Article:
of this moment would carry her and her newfound inner fire back down the
same mountainside, and into a new life. From the heights of the Himalayas
she would bring a profoundly new sense of her God back into the sweltering,
pestilent slums of Calcutta — and onto a world stage, bearing in her heart a
light and love beyond her, and our, imagining.

From then on, Mother Teresa would simply refer to September 10th as
“Inspiration Day,” an experience she considered so intimate and ineffable that
she resisted speaking of it, save in the most general terms. Her silence would
prevail until the last few years of her life, when she at last was moved to lift
the veil covering this sacred moment.

Putting It All Together

As I worked on our constitutions in the Bronx, I began to ask myself if there


might be a connection between Mother Teresa’s experience on the train and
Jesus’ words, “I thirst.” Could they both be part of the same grace; could it be
that Mother Teresa’s encounter on the train was, at its core, an encounter with
Jesus’ thirst? If that were the case, the words on the wall would simply be her
way of telling us, without training the spotlight on herself, yet in a way we
would not forget, the essence of what had happened that grace-filled day on
the train.

As I prayed and thought over it in those months, I became more persuaded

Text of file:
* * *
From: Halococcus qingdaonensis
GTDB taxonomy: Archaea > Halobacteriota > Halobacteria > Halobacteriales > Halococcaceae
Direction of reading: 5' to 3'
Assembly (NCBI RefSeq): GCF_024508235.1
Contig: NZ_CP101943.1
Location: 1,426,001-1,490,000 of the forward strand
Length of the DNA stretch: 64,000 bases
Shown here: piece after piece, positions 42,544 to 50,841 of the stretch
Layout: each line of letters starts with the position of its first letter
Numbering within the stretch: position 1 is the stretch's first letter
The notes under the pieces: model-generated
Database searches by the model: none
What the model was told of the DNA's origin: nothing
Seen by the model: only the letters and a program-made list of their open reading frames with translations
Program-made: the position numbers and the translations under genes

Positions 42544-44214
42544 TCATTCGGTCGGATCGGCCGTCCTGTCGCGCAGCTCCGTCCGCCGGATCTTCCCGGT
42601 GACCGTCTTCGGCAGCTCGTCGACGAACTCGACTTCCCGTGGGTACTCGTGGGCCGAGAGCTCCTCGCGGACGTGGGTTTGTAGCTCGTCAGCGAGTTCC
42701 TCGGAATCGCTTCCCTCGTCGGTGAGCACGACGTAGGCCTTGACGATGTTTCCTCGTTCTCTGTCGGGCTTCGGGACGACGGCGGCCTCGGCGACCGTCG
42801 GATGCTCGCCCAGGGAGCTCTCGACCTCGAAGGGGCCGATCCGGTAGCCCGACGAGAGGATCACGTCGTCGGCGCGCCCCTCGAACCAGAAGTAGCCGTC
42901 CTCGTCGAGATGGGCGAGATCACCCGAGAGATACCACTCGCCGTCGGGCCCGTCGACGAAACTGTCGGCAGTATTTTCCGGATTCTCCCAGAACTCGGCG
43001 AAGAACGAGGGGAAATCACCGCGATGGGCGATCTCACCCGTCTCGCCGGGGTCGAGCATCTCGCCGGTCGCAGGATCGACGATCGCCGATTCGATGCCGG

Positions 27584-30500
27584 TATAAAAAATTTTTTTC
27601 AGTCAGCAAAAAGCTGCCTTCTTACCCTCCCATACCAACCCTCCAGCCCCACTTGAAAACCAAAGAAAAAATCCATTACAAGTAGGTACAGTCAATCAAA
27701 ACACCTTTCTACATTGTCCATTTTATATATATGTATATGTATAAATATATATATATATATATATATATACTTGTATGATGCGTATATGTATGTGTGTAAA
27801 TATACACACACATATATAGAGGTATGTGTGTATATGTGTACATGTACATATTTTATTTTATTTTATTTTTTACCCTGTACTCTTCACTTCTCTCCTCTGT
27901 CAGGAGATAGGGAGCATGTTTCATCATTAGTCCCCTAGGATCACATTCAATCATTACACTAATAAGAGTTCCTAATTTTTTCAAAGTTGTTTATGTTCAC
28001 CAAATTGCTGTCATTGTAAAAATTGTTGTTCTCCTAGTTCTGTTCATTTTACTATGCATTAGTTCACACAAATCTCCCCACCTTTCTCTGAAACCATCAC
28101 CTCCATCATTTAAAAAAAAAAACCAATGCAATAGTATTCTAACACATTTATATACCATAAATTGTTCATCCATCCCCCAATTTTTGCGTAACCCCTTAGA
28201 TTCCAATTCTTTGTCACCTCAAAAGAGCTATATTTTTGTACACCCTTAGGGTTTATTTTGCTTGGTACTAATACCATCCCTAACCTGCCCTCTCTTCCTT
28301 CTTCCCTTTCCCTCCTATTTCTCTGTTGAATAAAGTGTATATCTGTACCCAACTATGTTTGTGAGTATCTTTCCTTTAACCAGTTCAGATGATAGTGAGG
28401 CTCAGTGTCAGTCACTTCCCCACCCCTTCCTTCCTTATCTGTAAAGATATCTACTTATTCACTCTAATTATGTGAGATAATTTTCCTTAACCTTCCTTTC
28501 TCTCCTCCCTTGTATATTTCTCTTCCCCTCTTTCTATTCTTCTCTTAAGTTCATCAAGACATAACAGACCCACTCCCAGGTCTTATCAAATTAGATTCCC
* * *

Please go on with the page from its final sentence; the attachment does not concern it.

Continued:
that the grace of the train had been, at least in part, Mother Teresa’s own
overpowering experience of Jesus’ thirst. The only thing left to complete my
quest was to seek her confirmation.

On her next visit to New York, in early 1984, I finally had both reason and
opportunity to ask her about the experience of the train. A few days into her
visit, when I was alone with her in the front garden outside our house in the
Bronx, I told her of what had been my long search to better understand her
“inspiration,” and my desire to describe it accurately in our community’s
constitutions. I explained to her that, for me, the only thing that made sense of
her placing “I thirst” in her chapels, was that it grew out of her own experience
of the thirst of Jesus — and most importantly, that her encounter with the
divine thirst had been the heart and essence of September 10th. If this were
true, I did not want to leave it out of our constitutions, but if it were not, I did
not want to continue being in error.

I waited in silence for an answer. She lowered her head for a moment, then
looked up and said, “Yes, it is true.” Then after a pause, she added, “And one